Finance & Investing

Shai Bernstein: What Is the Value of Private Equity Buyouts?

A finance professor says private equity buyouts add value to companies' operations without decimating their workforces.

December 11, 2013

| by Katie Pandes

Private equity firms often get a bad rap in the popular media — picture Gordon Gekko in the 1980s movie Wall Street and, more recently, negative characterizations during the last presidential election — but new research by Stanford faculty member Shai Bernstein should dispel some of the myths about this class of investments.

“The public debate about private equity often lacks data upon which to base its arguments,” says Bernstein, who is an assistant professor of finance at Stanford Graduate School of Business. “We wanted to take an in-depth look at the operations of these privately held firms, which are, more often than not, hidden from the public eye.”

After a rigorous analysis of private equity (PE) buyouts in the restaurant industry in Florida, which looked at 103 separate deals from 2002 to 2012 and 3,700 restaurant locations, Bernstein and Harvard Business School faculty member Albert Sheen found strong evidence that private equity buyouts actually improved management practices and operations, as well as decreased prices, all with a minimal impact on employment.

While the study focuses on a single industry and geography, Bernstein stipulates that the findings are indicative of the broader value created by PE buyouts. As he explains, the restaurant industry has much in common with other sectors that attract private equity firms — they have tangible assets, relatively simple operations, and predictable cash flows. “We believe we can draw broader conclusions from these deals,” he says, although noting that some caution should be used in making generalizations.

The researchers decided to focus their efforts on restaurants because of the industry’s pervasive practice of dual ownership, in which a parent company directly owns and manages some locations and others are franchised. In general, a parent company has much less control over franchisees than locations that are directly owned. According to Bernstein, this provided a uniquely controlled experiment about the value added by PE firms, allowing the researchers to compare the effect of private equity ownership on direct-owned versus franchised locations.

In order to assess the extent of PE influence, Bernstein and Sheen pored through health inspection data for the more than 50,000 restaurants in operation from 2002 to 2012, which gave them a back-stage view of restaurants’ operating practices. Their finding? Restaurants commit fewer critical health violations after being acquired by a PE firm, and this effect increases steadily in the five years after a buyout.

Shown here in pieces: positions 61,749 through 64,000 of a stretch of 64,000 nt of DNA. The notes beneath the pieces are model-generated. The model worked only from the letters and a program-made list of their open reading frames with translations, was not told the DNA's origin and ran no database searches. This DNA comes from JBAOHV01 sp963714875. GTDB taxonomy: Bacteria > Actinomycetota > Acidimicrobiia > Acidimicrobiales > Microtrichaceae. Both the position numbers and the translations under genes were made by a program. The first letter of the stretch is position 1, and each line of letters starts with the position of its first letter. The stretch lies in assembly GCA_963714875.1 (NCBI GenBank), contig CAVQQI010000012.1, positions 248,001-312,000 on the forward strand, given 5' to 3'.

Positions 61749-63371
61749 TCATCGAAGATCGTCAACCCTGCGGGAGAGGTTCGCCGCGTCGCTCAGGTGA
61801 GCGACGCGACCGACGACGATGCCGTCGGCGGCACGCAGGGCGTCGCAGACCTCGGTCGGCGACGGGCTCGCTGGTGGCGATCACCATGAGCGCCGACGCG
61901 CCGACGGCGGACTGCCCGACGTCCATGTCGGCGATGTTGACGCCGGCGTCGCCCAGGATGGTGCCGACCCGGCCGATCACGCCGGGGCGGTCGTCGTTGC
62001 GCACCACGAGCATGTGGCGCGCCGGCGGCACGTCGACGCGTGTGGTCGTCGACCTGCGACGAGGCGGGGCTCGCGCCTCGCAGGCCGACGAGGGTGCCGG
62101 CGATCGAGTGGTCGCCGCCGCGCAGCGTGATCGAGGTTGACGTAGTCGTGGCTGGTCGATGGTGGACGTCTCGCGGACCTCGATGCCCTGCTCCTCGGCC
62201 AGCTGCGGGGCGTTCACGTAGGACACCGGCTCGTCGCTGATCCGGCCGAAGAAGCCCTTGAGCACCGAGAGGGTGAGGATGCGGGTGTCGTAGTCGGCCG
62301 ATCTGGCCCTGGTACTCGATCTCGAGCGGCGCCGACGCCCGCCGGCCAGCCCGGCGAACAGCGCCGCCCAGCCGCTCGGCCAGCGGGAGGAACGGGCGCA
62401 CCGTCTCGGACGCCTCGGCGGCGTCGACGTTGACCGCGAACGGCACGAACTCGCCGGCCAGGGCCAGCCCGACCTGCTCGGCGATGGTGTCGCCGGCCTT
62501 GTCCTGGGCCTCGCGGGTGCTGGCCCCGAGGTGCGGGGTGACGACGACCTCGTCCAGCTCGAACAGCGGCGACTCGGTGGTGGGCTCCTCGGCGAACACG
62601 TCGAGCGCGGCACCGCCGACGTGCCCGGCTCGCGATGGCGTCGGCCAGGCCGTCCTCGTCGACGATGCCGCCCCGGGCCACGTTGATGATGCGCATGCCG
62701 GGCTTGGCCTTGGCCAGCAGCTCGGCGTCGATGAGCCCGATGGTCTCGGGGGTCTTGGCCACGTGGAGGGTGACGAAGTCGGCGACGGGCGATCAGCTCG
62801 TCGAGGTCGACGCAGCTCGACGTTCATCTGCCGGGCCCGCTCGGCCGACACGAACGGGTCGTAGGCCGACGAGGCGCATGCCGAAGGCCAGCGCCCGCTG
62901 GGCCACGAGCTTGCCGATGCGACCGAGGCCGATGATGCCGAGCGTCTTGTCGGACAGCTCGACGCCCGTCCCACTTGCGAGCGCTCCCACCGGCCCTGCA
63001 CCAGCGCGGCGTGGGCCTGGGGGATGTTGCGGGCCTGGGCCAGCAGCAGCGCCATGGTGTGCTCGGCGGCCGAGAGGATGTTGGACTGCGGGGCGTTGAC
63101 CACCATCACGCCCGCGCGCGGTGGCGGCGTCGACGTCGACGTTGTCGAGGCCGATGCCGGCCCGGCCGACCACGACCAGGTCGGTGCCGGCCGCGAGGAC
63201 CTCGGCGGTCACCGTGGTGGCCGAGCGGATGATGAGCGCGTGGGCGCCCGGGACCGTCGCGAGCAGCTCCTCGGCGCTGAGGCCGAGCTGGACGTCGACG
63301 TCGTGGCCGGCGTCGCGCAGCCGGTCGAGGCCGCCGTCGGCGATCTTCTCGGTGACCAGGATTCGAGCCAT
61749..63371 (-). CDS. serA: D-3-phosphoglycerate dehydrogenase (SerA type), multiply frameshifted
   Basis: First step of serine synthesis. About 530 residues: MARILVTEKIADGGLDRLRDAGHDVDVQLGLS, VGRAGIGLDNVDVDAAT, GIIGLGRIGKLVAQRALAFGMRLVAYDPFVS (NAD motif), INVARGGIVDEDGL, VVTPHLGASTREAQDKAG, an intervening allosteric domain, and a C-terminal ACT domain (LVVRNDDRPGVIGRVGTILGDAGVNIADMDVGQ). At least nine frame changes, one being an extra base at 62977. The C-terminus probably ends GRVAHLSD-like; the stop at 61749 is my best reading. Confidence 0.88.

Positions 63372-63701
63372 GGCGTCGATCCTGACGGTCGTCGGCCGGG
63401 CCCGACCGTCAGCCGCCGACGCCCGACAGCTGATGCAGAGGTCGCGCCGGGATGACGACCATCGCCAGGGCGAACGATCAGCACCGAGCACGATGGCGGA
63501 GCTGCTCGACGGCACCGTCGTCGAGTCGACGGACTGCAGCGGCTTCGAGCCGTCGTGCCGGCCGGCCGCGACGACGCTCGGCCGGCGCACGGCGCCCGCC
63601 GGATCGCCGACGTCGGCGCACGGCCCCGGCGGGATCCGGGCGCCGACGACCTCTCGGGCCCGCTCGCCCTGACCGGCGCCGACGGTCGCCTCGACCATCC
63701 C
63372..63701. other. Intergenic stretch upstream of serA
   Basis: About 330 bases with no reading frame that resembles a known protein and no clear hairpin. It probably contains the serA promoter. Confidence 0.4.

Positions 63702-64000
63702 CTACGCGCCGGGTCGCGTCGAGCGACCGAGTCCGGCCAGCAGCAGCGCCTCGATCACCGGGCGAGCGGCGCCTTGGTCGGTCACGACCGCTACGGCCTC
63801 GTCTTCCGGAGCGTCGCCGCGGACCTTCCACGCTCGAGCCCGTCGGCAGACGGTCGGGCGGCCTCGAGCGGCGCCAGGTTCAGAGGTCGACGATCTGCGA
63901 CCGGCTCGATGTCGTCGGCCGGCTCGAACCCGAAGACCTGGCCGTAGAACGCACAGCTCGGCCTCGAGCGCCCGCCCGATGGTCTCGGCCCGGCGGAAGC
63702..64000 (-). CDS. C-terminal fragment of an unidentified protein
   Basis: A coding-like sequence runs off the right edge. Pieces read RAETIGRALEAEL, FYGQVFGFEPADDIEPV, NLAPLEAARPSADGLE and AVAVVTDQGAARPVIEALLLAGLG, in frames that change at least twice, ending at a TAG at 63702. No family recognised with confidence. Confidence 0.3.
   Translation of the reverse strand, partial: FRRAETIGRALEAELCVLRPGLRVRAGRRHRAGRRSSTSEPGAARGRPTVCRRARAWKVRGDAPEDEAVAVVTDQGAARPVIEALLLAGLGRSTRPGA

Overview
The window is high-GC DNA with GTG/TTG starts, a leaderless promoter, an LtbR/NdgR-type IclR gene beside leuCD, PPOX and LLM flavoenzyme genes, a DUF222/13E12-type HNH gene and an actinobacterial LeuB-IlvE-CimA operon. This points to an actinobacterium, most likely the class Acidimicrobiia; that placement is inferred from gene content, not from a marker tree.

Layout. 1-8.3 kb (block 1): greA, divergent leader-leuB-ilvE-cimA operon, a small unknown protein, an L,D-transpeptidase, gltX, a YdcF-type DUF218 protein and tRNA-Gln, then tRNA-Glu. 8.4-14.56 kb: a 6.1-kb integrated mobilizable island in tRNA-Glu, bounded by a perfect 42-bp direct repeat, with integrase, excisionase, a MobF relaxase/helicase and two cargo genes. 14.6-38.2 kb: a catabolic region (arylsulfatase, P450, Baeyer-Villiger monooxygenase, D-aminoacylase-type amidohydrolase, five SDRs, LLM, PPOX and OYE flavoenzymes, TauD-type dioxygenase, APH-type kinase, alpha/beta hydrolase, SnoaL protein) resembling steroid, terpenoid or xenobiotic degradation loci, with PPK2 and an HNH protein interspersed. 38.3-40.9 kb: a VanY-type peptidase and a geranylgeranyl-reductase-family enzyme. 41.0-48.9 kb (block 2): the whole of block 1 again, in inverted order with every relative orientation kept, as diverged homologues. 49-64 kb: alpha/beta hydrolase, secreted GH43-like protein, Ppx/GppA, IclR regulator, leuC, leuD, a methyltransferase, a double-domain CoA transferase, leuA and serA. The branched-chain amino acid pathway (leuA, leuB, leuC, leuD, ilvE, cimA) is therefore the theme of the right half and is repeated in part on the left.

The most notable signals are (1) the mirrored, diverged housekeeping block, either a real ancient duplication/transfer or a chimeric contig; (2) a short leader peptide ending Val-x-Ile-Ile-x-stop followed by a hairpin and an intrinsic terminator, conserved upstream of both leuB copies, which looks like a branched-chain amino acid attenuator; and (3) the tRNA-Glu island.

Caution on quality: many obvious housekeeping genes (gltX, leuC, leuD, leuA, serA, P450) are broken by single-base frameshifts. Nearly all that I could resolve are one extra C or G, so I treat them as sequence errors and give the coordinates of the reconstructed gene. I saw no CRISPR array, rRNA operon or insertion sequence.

Private Equity Buyouts of Restaurant Chains (2002-2012)


chart of franchises and directly-owned restaurants pre- and post- private-equity buyouts

A study of 103 private equity restaurant chain buyouts finds that critical health violations decreased significantly in the years after a buyout, an indicator of improved management practices and the value added by private equity firms. These improvements were concentrated in directly owned restaurants, in which private equity firms have the most influence, versus franchised locations. (Stanford Graduate School of Business)

“These operational practices matter,” says Bernstein, who explains that critical health violations, such as improperly cooked food and poor hygienic practices, are strongly correlated with poor customer reviews on and the future likelihood of store closure. On the flip side, a reduction in such violations leads to an improvement in store revenue and a reduction in the number of foodborne illnesses.

How did the pair prove that such improvements were the result of PE involvement, rather than an already expected business trajectory? That’s where the comparison between direct-owned versus franchised locations came in. Bernstein and Sheen found that improvements in health practices were concentrated in directly owned restaurants, in which PE firms have the most influence. Interestingly, they also found evidence of spillover effects, as franchisees improved their own practices over time to compete more effectively with their better-managed, direct-owned counterparts.

“These kinds of systemic, operational improvements do not take place by happenstance,” observes Bernstein. “They require coordinated improvements in training, monitoring, and employee incentives — all of which point to the conclusion that private equity ownership improves management practices across the organization.”

Meanwhile, Bernstein says that these improvements in operational practices and food safety do not translate into higher prices for consumers. In fact, the team’s research shows that, compared to average prices for all restaurants, the average menu item is 29 cents cheaper at restaurants in the years after a PE takeover, reflecting a 4.4 percent decline in overall menu prices. Entrees, the most expensive menu item, show the largest and most significant declines.

These price decreases aren’t the result of massive layoffs, either. “The popular press often chides private equity for eliminating jobs for debt service and short-term profits, but we found that the impact on employment is modest,” observes Bernstein. They show that the average restaurant in a chain, both direct owned and franchised, has just one less full-time equivalent employee after a PE buyout.

The research team has found additional evidence that PE involvement leads to a decreased likelihood of restaurant closures. Given that the most prominent reason to close a restaurant is poor financial performance, they surmise that restaurants are more profitable following a PE buyout, although additional research is needed to confirm their hypothesis.

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